“This is a bold book, replete with shimmering argument leading to daring conclusions. The book discusses plague writing in England as a kind of forgotten history. But Coley argues that by reading allusion and fiction attentively, irregular history becomes visible.” Helen Barr, author of Transporting Chaucer
The plague first arrived in the English port of Weymouth in the summer of 1348. Two years later, half of Britain was dead, but the Black Death was just beginning. In the decades to come, England would suffer recurring outbreaks, social and cultural upheaval, and violent demographic shifts. The pandemic was, by any measure, a massive cultural trauma; however, within the vernacular English literature of the fourteenth century, the response to the disease appears muted, particularly compared to contemporaneous descriptions emerging from mainland Europe.
Death and the Pearl Maiden: Plague, Poetry, England asks why one of the singular historical traumas of the later Middle Ages appears to be evoked so fleetingly in fourteenth-century Middle English poetry, a body of work as daring and socially engaged as any in English literary history. By focusing on under-recognized pestilential discourses in Pearl, Cleanness, Patience, and Sir Gawain and the Green Knight—the four poems uniquely preserved in British Library MS Cotton Nero A.x —this study resists the idea that the Black Death had only a slight impact on medieval English literature, and it strives to account for the understated shape of England’s literary response to the plague and our contemporary understandings of it.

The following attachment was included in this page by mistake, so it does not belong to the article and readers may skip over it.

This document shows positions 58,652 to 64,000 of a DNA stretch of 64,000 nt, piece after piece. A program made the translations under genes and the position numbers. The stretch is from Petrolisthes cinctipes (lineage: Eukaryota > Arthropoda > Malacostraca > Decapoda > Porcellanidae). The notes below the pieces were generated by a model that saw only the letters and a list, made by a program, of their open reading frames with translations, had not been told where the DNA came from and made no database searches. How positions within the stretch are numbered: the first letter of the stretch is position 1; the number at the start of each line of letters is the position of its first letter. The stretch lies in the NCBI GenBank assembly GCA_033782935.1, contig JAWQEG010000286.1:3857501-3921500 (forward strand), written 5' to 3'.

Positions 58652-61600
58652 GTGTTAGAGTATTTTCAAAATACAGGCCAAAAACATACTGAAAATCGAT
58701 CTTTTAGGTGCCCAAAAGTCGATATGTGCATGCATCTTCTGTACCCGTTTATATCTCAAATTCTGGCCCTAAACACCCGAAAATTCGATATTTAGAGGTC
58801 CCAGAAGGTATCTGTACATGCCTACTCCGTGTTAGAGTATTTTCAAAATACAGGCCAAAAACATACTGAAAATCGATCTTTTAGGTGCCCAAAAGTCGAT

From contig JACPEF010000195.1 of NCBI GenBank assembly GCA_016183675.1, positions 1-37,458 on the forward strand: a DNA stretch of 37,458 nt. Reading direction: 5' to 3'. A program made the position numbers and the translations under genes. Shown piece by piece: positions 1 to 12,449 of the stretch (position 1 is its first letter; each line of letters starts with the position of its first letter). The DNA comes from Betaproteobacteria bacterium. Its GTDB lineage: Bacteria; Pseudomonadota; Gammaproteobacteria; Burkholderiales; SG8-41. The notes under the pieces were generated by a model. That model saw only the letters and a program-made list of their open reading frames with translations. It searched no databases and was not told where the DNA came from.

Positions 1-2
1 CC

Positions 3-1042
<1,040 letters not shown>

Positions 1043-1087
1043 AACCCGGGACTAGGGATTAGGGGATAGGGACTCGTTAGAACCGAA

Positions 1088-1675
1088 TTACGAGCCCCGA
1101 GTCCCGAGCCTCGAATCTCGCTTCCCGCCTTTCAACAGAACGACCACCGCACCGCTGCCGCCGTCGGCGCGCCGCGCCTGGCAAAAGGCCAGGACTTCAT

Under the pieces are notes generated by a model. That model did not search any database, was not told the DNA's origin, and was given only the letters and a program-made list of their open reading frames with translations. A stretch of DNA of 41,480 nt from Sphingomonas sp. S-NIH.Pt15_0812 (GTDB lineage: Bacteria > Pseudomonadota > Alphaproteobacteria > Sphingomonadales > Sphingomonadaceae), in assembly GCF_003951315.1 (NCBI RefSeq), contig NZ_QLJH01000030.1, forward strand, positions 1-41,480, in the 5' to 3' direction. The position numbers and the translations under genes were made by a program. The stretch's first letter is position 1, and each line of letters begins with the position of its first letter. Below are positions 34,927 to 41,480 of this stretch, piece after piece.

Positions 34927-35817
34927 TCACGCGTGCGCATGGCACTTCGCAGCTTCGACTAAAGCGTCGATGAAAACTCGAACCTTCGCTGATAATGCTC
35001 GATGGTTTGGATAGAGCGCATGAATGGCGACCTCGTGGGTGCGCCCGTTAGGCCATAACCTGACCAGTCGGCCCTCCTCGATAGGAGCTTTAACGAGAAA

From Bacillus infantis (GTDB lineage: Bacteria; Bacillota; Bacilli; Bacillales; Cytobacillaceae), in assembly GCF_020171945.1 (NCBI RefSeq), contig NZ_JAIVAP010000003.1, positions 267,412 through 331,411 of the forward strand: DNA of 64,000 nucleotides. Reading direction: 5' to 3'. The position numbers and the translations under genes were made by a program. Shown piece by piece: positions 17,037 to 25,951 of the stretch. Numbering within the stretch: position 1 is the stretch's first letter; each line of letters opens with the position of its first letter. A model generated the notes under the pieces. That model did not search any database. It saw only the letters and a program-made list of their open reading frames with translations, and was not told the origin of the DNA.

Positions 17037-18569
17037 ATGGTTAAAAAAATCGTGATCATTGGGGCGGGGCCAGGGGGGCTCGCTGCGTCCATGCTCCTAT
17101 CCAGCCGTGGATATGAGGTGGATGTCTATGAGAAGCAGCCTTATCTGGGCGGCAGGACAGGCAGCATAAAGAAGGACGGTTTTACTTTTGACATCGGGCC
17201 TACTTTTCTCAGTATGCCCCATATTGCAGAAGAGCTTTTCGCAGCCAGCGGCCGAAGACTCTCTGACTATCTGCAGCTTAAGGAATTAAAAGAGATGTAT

David K. Coley is Associate Professor of English at Simon Fraser University.
List of Illustrations
A Note on the Text
Introduction Forgotten History
Part 1 Plague in the Pearl Manuscript: Symptom and Response
Chapter 1 Trauma, Witness, and Representation in Cleanness
Chapter 2 Pearl and the Language of Plague
Part 2 Beyond the Symptomatic: Considering Plague in Fourteenth-Century England
Chapter 3 Flight and Enclosure in Patience
Chapter 4 Sex, Death, and Social Change in Sir Gawain and the Green Knight
Conclusion A Pestilence Whispered